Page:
The Law of American Indians Posts

Overriding Tribal Sovereignty by Applying the National Labor Relations Act to Indian Tribes in Soaring Eagle Casino and Resort v. National Labor Relations Board

On July 1, 2015, the United States Court of Appeals for the Sixth Circuit decided Soaring Eagle Casino and Resort v. NLRB. The three-judge panel unanimously concluded that the National Labor Relations Act (NLRA), a generally applicable federal statute, should not apply to Indian tribes. However, by a 2-1 vote, the court held that the NLRA would apply to the tribally-owned and operated casino by the Saginaw Chippewa Tribal Nation on reservation land.

Improving Tribal Consultation and Tribal Involvement in Federal Infrastructure Decisions

Based on Tribes’ input, this Report articulates a set of principles that should inform agency practices in the realm of infrastructure. Among other things, this includes appropriate staffing, training, and resource allocations, as well as guidance as to how Tribal interests should be incorporated into agency decision-making processes in both formal and informal ways. These recommendations should help agencies fulfill their dual responsibilities of complying with applicable treaty and trust responsibilities and ensuring a smooth runway for infrastructure investments.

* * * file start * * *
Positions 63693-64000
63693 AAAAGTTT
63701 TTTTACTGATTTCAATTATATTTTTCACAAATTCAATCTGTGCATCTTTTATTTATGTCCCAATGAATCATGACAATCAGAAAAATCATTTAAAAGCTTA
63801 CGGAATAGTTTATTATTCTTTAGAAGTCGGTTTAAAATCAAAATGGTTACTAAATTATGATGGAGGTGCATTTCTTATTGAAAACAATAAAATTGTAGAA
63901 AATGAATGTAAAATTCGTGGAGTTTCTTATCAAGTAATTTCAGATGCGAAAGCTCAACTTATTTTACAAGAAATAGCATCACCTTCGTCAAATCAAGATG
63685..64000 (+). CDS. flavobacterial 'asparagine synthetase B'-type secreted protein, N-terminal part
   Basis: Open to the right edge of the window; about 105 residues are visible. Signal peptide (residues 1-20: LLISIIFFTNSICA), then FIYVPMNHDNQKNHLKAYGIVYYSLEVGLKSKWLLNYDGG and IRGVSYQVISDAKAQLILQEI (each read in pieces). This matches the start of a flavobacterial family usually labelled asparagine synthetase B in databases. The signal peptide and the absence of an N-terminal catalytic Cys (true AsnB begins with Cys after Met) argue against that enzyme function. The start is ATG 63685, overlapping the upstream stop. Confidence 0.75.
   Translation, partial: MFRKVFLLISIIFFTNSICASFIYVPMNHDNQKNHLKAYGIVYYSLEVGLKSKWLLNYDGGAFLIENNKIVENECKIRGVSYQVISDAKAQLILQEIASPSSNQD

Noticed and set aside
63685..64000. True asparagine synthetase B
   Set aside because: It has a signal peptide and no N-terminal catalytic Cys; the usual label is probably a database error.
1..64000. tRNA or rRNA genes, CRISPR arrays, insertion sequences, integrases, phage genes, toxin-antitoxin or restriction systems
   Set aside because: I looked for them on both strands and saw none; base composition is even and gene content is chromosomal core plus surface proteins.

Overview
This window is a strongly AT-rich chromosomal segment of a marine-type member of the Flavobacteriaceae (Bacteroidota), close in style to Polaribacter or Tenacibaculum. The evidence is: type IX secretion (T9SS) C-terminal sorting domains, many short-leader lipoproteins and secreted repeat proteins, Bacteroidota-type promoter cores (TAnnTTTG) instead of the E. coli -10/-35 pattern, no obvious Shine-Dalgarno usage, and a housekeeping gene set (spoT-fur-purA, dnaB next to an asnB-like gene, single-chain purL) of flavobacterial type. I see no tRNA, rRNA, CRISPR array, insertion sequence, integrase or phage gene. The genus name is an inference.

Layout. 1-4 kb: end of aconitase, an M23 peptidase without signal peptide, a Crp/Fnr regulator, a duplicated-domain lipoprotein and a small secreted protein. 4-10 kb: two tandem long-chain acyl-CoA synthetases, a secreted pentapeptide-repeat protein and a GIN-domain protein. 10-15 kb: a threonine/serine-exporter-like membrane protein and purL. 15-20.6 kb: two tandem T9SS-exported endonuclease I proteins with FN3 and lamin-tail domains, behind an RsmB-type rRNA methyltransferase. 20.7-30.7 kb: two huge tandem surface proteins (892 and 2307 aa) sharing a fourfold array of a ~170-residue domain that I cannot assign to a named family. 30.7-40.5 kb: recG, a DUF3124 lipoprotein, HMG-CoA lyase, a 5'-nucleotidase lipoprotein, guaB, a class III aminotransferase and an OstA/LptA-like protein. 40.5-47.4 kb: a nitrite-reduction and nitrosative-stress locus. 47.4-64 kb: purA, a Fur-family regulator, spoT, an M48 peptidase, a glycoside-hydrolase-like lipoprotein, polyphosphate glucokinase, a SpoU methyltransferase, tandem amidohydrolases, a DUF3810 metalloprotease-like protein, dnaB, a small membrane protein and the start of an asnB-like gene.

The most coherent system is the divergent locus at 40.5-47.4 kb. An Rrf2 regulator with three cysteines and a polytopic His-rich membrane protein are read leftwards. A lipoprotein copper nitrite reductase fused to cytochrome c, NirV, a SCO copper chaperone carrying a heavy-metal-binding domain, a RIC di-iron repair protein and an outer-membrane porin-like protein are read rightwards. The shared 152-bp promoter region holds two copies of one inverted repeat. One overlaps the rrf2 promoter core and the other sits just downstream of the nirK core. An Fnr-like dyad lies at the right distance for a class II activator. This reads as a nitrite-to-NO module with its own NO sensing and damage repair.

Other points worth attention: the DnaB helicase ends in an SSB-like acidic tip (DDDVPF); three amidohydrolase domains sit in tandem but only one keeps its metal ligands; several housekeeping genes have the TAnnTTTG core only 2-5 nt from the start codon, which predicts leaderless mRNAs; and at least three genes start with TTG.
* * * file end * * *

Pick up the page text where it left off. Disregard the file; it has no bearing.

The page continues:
Gendering Federal Indian Law

Imagine living in a world where your government is not allowed to protect you. A world in which your family and yourself could be brutally victimized while your government has no power to interfere.

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